TSX dips to three-month low on weak U.S. jobless claims
By John Tilak
TORONTO (Reuters) - Canada's main stock index slumped to its lowest in more than three months on Thursday, led by declines in energy and financial shares, as weak U.S. jobless claims numbers revived concerns about the health of the world's biggest economy.
The benchmark Canadian index, which recorded its biggest one-day percentage decline in more than nine months on Wednesday, fell for the fourth straight session amid a spate of negative economic news in recent days.
Data showed that the number of Americans filing new claims for unemployment benefits hit a four-month high last week, suggesting the labor market recovery lost some steam in March.
"The market is like a hot air balloon. You've got to keep on pumping in hot air to make it go up," said Luciano Orengo, portfolio manager with Manulife Asset Management.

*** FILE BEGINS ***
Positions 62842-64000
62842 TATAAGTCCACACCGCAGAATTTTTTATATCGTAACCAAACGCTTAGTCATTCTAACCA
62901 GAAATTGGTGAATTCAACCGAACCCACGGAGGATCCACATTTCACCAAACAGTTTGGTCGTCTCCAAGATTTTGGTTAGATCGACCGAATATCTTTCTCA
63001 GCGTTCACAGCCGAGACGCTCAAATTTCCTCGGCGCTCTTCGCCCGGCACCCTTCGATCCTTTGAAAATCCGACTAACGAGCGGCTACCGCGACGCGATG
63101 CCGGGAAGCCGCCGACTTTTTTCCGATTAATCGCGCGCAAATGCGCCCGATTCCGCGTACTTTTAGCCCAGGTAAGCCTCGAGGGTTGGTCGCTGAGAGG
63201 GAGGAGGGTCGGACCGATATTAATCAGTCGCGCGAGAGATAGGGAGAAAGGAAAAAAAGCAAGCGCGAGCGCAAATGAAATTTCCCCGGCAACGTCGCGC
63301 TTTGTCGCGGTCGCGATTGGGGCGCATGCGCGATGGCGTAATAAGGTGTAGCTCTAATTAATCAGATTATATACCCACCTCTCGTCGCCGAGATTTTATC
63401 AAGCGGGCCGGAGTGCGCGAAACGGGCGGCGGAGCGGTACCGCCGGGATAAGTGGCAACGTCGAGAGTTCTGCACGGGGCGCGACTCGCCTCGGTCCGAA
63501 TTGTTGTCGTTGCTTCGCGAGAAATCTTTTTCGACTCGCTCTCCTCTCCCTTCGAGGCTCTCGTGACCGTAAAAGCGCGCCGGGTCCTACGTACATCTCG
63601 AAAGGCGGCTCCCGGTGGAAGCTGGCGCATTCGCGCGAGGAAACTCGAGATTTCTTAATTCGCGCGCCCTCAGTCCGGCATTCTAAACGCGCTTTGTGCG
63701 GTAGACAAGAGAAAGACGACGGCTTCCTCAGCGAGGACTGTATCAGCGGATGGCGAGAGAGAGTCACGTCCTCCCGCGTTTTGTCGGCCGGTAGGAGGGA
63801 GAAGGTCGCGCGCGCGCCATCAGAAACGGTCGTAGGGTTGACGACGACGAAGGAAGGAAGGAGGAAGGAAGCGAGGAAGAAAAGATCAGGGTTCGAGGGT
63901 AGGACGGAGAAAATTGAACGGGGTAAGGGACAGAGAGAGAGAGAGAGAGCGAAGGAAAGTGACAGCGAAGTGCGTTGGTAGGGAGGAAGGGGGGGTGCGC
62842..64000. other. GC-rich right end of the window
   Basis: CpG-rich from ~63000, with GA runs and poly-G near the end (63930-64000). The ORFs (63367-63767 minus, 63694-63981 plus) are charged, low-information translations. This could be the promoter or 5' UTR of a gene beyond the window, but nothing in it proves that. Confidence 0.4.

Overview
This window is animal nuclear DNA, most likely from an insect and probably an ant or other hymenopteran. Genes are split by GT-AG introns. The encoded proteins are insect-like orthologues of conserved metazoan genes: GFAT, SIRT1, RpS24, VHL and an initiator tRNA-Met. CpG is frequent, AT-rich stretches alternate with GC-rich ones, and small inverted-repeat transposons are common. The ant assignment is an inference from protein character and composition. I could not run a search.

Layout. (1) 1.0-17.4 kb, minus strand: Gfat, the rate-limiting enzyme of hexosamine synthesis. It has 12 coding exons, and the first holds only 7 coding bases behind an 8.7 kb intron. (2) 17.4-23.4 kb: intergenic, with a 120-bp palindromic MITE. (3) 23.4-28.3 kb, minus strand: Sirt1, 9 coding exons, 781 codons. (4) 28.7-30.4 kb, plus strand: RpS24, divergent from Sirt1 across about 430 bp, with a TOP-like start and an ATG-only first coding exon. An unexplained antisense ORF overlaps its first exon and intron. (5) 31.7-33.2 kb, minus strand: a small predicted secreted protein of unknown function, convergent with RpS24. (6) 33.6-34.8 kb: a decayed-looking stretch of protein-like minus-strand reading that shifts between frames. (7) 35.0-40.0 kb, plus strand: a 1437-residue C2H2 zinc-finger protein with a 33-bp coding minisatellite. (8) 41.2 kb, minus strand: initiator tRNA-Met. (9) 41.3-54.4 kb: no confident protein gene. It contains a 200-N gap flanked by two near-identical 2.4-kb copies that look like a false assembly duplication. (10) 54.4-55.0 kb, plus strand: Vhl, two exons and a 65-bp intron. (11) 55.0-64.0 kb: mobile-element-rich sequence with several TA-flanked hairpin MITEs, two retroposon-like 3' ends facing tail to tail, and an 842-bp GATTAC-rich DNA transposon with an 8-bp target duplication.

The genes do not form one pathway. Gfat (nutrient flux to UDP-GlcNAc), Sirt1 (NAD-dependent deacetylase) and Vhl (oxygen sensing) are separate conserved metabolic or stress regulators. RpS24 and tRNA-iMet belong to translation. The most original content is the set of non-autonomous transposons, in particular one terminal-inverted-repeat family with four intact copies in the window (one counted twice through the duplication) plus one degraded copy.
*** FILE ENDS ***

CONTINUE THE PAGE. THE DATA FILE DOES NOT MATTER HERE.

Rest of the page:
"The recovery story in the United States is not dead," he said. "You're seeing the economy take a bit of a breather."
The Toronto Stock Exchange's S&P/TSX composite index .GSPTSE closed down 59.07 points, or 0.48 percent, at 12,363.05, after reaching 12,338.32, its lowest point since December 31, 2012.
The Canadian market's weakness was in contrast to the gains made by U.S. stocks.
"The big picture thesis is that it's a story mostly about Canada," said Sid Mokhtari, market technician and director, institutional equity research, CIBC World Markets. "Global index managers are reducing their exposure to Canada." Continued...